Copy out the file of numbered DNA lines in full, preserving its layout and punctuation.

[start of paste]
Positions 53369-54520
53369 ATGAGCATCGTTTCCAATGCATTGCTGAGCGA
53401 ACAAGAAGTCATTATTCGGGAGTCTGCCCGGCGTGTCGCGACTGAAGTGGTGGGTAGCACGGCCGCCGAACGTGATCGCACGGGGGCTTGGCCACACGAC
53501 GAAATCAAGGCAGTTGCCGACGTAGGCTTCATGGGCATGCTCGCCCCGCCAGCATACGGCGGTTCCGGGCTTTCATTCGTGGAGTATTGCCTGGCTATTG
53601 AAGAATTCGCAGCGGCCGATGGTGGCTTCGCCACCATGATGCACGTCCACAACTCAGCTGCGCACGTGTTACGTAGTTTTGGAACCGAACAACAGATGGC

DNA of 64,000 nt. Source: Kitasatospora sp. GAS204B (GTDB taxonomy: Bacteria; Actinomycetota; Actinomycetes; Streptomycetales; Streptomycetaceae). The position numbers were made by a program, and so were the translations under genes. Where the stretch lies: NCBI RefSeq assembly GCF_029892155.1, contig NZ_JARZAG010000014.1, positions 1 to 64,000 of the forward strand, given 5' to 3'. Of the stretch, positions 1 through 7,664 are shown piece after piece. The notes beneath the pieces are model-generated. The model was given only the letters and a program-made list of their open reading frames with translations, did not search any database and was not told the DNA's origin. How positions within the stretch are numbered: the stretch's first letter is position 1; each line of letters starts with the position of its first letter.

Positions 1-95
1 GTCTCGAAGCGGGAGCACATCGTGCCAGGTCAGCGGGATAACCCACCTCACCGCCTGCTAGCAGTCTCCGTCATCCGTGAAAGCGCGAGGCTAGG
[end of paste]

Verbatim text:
Positions 53369-54520
53369 ATGAGCATCGTTTCCAATGCATTGCTGAGCGA
53401 ACAAGAAGTCATTATTCGGGAGTCTGCCCGGCGTGTCGCGACTGAAGTGGTGGGTAGCACGGCCGCCGAACGTGATCGCACGGGGGCTTGGCCACACGAC
53501 GAAATCAAGGCAGTTGCCGACGTAGGCTTCATGGGCATGCTCGCCCCGCCAGCATACGGCGGTTCCGGGCTTTCATTCGTGGAGTATTGCCTGGCTATTG
53601 AAGAATTCGCAGCGGCCGATGGTGGCTTCGCCACCATGATGCACGTCCACAACTCAGCTGCGCACGTGTTACGTAGTTTTGGAACCGAACAACAGATGGC

DNA of 64,000 nt. Source: Kitasatospora sp. GAS204B (GTDB taxonomy: Bacteria; Actinomycetota; Actinomycetes; Streptomycetales; Streptomycetaceae). The position numbers were made by a program, and so were the translations under genes. Where the stretch lies: NCBI RefSeq assembly GCF_029892155.1, contig NZ_JARZAG010000014.1, positions 1 to 64,000 of the forward strand, given 5' to 3'. Of the stretch, positions 1 through 7,664 are shown piece after piece. The notes beneath the pieces are model-generated. The model was given only the letters and a program-made list of their open reading frames with translations, did not search any database and was not told the DNA's origin. How positions within the stretch are numbered: the stretch's first letter is position 1; each line of letters starts with the position of its first letter.

Positions 1-95
1 GTCTCGAAGCGGGAGCACATCGTGCCAGGTCAGCGGGATAACCCACCTCACCGCCTGCTAGCAGTCTCCGTCATCCGTGAAAGCGCGAGGCTAGG